Pointing out an ugly truth in which honesty is a casualty and everyone is a victim is something I am extremely passionate about and felt compelled to voice.

    nb: the other components of Hobbes’ description are “solitary” and “poor,” things I trust none of us emotionally complex humans want.

  17. Helen: because the transsexual person does not know it subconsciously, but rather consciously. It is profound self-knowledge that cannot be obscured.

    Hmm, maybe you’re right about the scattiness of “ooze,” though I don’t consider myself to be preoccupied with that sort of thing. Perhaps I was a bit shocked by some of the language Betty’s message. *smile*

    As for the cattiness, I apologize. This robot unit gets emotional sometimes.

  18. You shouldn’t be shocked at my language. That’s how I talk. I curse. I like it. It has nothing to do with my gender. Rocketqueen (whom I know well) also talks like that in real life. We’re from Brooklyn. We curse. Deal.

    I would also like to add that it was you that started this by calling me contemptible. While not an actual curse word, I think it safe to say it’s a fighting word.

    I disagree, fundamentally, with your assertion that transsexuality is profound self-knowledge that cannot be subsumed. Perhaps that is true for you, but as I tried to point out above, what is true for you does not mean it is true for others.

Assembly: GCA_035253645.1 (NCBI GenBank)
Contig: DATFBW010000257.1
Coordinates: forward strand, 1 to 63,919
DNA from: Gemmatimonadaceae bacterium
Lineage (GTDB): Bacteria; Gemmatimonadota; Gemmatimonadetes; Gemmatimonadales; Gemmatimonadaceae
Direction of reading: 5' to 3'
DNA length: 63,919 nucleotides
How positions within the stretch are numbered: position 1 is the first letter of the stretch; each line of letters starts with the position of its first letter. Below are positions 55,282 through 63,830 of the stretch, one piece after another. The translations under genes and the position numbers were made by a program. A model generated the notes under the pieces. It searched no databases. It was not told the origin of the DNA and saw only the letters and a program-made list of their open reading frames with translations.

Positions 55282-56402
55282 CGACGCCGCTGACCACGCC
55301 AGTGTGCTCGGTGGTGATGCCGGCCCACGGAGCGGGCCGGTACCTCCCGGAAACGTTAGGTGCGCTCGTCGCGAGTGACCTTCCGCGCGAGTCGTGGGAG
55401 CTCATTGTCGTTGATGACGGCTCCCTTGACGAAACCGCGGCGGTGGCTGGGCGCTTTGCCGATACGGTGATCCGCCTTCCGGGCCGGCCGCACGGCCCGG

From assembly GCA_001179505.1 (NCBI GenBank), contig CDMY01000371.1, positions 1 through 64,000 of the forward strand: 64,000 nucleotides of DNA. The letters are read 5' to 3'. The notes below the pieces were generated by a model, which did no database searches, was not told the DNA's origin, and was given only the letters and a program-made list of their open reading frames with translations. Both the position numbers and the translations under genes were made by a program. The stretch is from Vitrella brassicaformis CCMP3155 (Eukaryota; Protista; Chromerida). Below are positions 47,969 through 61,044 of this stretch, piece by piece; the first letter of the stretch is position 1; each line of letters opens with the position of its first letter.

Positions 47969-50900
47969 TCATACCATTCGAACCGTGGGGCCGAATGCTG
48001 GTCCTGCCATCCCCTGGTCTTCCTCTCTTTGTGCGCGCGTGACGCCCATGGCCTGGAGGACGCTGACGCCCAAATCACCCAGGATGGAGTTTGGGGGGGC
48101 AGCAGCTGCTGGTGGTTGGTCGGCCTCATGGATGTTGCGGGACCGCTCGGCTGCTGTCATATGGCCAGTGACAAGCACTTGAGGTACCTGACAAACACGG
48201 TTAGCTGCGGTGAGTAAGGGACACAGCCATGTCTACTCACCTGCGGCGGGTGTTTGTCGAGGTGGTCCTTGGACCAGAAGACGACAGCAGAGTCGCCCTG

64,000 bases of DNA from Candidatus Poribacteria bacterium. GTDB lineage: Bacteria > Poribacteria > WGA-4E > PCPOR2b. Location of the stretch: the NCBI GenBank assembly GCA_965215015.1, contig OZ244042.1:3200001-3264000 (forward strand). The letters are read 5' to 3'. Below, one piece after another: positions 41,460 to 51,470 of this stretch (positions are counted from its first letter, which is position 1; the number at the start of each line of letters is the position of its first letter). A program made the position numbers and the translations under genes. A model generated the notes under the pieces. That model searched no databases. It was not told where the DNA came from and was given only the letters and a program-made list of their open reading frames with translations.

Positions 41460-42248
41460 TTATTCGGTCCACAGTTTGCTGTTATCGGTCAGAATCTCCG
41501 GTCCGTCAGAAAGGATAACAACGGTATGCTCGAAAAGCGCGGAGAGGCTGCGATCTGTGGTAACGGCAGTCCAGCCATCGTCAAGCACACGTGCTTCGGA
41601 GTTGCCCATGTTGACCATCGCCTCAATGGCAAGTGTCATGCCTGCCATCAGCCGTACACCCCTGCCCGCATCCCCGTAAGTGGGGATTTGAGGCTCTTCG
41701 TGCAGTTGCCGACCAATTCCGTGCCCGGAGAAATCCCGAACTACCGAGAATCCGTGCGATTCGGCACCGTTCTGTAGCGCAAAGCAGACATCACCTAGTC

That’s the thrust of your argument and I find it contemptible. There is an inherent arrogance to your position. You are basically saying that because A was true for you, therefore A must be true for everyone. And I couldn’t disagree more.

    Finally, in case you don’t know this: I’m a huge partner advocate. I’ve spent the last few years publicly and privately making the case that partners have rights equal – if different – to transpeople and that transpeople would do well to acknowledge them. But to denigrate the individual experiences of transpeople while trying to acknowledge the real trauma of the partner only serves to obfuscate rather than illuminate. And that is what I think you’re doing.

    But whatever. I’m sure you’ll come back on with some pithy statement that further muddies your initial point.

    There. And I did it without curse words.

  19. Also, I would encourage you to join the message boards on this website. I would like to see the conversation your ideas would, um, engender there. There’s quite the range of transpeople plus partners participating.

    You could even find out what Jenny Boylan thinks of your ideas.

    You certainly don’t strike me as a wilting lily. You did after all attack me (or call me a name) on my partners own website.

    Seriously, jump in. I think you’d find it an interesting exercise.

  20. Why make the assumption that I found it shocking because of your gender?. I just figured that it’s unnecessary in a supposedly civil and intellectual forum. Besides, I thought it was quite obvious that I was mocking myself.